There were several curious inconsistencies, possibly due to the Mississippi and Rocky Mountain barriers.  People in east of the Mississippi wore center-seam moccasins, while side-seam mocs was the norm in the west.  Eastern men wore short breechclouts with leggings only to mid-thigh in height.  In the west the men wore breechclouts hanging almost to the knees, and leggings up to the groin.  Eastern women word wrap skirts with some form of top.  Women of the plains and western woodlands wore full dresses.
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eagle feather Often Overlooked Facts
Three facts are often overlooked today by people studying the lifestyles and clothing of Native Americans.  First, our ancestors did not need to wear as many clothes as europeans.   They were conditioned daily from birth to withstand harsh weather.

Secondly, in contrast to renditions by many artists, our native ancestors dressed for comfort and function.  Everything, including clothing, had to serve a useful function at the moment, or it wasn't used.  While lounging or working around their homes they may not be "decently attired" by european standards.  European artists, often used for references today, tended to "dress" their subjects according to the artist's own euro-standards of decency.

Our indigenous societies were spiritually oriented, and recognized the human body as simply a vehicle made by Creator to carry their true being - their spirit.  It was an object of function - not lust.  In contrast, european societies were physically oriented, and generally viewed the human form as a means to personal gratification.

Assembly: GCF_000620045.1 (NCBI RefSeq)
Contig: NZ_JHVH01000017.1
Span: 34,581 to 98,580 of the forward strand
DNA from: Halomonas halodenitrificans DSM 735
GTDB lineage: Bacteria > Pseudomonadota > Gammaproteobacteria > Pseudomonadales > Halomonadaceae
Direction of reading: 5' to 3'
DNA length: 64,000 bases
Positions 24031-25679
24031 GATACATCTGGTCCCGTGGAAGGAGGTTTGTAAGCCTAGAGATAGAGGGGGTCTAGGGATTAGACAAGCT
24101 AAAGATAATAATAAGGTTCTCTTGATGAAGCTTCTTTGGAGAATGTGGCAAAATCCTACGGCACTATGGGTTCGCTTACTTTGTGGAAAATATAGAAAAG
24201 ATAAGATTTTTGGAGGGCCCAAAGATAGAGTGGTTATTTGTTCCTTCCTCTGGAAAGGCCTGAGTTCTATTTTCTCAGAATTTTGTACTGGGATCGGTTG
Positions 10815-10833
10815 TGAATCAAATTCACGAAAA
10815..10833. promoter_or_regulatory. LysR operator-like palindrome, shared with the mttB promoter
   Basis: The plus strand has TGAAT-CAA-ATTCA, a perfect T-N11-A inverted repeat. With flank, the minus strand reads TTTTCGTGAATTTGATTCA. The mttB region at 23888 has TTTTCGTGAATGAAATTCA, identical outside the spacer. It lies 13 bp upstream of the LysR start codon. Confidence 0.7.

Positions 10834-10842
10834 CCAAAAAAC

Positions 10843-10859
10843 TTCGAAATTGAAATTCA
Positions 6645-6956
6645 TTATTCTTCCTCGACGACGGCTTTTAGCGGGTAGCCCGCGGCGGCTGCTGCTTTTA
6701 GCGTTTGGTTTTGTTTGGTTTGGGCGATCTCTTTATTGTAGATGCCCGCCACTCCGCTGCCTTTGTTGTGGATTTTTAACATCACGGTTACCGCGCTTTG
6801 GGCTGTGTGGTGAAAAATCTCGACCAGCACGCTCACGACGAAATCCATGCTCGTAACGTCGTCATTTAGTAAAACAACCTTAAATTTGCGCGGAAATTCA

The third fact often overlooked by students of Native American clothing is that our ancestors were weaving fabrics from plant fibers long before europeans arrived on "Turtle Island".  Fabrics of exceptional quality were woven from cedar bark, dog bane, various grasses, and many other plant materials.  In fact, of the more than 60 varieties of cotton in the world, two-thirds of them are native to North and Central America.

They readily accepted european fabrics, because the same amount of fabric that would cost them several months to produce could be acquired from european traders for just a few furs.
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Sewing Original Buckskin Clothing Previous Page in Series Next Page in Series Euro-American Buckskin Clothing

Copyright Jan 1999, 2015, Gary A. Reneker. All rights reserved. All text, graphics, programming, and coding are protected by U.S. and International Copyright Laws, and may not be copied, reprinted, published, translated, hosted, or otherwise distributed by any means without explicit permission from Gary A. Reneker.